Change in electoral system needs to include Lords

Labour’s plans for Alternative Vote ignores reform of the House of Lords. Electoral Reform cannot sensibly come without reforming the whole of Westminster










By ignoring reform of the House of Lords, George Brown’s recent announcement of a referendum on replacing the first past the post system for the House of Commons does not go far enough.

Whilst I personally believe that there should continue to be a strong link between constituencies and their MP, voters need to be appropriately represented in parliament.

Brown’s proposed Alternative Vote has some strong merits. In Angus, Mike Weir MP was elected with only 33.7% of the vote, so twice as many voters voted against him than for him. Alternative Vote ensures that MPs will have the backing of a majority of their constituency. It will also end tactical voting, by allowing people to vote for the candidate they really want, and not have to worry about blocking a candidate they do not want.

However, this still means that many Angus residents will be represented by someone who was not their first choice. This is the reason that the Liberal Democrats support a Single Transferable Vote in multi member constituencies. To translate that jargon into English, the Lib Dems propose have larger constituencies where there are several MPs and they are voted for in a fully proportional way. STV, like AV means that you vote for the candidates in order of preference.

In Angus, the Council elections already work this way. For parties which have at least some minimum level of support, this means that local people will have at least one representative from the party they voted for. So, for example, in Kirriemuir & Dean, there are 3 councillors, one Liberal Democrat, Alison Andrews and one SNP and one Conservative. This way local people can be comfortable when raising and issue with their local councillor, that they can speak to someone who was their first choice to represent them.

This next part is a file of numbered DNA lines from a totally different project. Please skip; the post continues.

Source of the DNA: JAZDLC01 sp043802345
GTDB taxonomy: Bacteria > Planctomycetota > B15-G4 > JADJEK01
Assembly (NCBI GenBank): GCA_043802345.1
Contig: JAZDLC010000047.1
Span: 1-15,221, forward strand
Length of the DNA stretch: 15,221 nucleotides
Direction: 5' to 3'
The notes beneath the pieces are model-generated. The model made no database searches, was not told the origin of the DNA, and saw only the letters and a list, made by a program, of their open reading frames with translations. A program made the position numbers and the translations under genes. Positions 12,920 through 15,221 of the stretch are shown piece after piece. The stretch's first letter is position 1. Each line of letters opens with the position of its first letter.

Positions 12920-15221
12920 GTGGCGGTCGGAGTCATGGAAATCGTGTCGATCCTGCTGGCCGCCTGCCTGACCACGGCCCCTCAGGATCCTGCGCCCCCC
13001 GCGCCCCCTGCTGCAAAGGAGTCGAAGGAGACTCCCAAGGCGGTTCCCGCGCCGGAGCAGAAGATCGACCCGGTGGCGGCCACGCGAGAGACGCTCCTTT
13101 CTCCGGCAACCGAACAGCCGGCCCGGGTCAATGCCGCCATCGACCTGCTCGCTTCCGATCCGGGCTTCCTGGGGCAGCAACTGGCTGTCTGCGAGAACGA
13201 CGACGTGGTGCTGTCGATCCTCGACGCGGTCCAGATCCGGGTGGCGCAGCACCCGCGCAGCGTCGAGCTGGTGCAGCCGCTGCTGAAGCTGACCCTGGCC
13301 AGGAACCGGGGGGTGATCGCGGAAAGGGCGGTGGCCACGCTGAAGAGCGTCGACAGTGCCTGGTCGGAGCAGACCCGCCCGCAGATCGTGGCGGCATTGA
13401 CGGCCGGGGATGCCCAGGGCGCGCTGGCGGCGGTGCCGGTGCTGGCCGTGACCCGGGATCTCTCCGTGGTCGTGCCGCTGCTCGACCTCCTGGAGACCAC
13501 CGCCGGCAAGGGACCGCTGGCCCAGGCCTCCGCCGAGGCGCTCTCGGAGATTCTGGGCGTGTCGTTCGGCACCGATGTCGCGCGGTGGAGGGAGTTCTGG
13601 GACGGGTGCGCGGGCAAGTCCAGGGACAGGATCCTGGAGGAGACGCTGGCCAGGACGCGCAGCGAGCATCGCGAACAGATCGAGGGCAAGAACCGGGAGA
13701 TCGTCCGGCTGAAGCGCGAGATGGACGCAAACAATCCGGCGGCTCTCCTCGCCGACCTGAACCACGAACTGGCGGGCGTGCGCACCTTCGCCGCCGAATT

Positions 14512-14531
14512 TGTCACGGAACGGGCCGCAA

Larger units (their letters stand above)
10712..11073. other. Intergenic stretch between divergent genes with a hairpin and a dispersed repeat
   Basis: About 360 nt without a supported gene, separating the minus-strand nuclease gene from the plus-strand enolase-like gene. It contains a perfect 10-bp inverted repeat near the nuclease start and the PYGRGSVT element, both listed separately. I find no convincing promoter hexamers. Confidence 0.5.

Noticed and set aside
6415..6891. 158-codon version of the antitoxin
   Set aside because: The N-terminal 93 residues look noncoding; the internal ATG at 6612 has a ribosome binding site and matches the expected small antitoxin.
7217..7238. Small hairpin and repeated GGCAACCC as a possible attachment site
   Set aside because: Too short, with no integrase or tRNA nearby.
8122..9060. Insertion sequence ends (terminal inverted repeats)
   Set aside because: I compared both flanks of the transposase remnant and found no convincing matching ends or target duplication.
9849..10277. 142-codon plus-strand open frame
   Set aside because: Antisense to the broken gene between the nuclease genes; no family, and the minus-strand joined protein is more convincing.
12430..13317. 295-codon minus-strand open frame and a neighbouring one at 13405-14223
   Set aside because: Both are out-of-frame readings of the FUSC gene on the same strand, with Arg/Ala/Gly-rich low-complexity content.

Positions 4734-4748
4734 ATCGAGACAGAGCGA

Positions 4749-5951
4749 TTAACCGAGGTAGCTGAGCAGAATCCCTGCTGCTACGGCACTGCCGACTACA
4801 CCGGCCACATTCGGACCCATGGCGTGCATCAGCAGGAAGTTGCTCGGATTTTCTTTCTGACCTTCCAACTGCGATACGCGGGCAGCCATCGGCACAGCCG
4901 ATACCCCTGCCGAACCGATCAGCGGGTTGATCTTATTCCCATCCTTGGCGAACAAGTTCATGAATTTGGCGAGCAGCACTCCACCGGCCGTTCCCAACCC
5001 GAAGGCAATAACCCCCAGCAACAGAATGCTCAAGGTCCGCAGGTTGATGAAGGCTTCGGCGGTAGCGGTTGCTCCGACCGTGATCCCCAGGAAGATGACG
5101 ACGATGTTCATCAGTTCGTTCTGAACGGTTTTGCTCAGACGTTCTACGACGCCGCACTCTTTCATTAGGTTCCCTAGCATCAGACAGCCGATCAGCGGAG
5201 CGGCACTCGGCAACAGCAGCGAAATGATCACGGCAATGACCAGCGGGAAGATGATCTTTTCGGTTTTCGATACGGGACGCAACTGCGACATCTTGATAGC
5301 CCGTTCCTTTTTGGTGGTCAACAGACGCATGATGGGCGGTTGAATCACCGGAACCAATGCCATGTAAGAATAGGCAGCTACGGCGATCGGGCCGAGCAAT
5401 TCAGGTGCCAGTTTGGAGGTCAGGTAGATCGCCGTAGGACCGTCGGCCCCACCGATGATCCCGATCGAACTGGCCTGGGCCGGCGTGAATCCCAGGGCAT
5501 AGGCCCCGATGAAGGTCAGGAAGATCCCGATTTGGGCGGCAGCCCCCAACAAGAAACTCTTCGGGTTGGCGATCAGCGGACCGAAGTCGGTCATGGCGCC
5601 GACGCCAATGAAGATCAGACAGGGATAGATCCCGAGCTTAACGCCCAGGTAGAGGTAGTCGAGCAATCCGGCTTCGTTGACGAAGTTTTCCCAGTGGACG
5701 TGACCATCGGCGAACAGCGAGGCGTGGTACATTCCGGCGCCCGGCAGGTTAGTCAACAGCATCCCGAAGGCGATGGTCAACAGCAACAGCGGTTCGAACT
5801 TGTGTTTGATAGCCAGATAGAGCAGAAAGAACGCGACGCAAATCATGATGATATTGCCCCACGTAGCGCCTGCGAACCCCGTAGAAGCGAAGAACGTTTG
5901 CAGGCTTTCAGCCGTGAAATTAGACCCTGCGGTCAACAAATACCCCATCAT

What then of a strong link between an MP and their constituencies? On the one hand, multi member constituencies will still have that link, only the constituency will be larger.

However I personally feel that with a combination of reforming the House of Lords and the House of Commons in a co-ordinated, joined up manner, we can get the best of both worlds. Between the two Houses we can have both single constituency MPs elected by AV, multi member constituencies voted by STV and if necessary, some national or at least regional proportionality.

That is why the House of Lords must be reformed along with the House of Commons. It is incredible that after 13 years and 3 Labour Governments we still have an unelected House of Lords. Few would have believed that was possible back in 1997.

I would also strongly support standardisation of the voting method for UK, Scottish, European and Local elections, so that in all elections, you vote for candidates by order of preference. This will avoid the considerable confusion we currently have of separate voting systems for different elections, sometimes held on the same day. If some proportional element is required, using the top up system used in the Scottish Parliament will be ideal. Personally I am not a fan of voting for a party and feel that voters should always be given the opportunity to vote for an individual to represent them.

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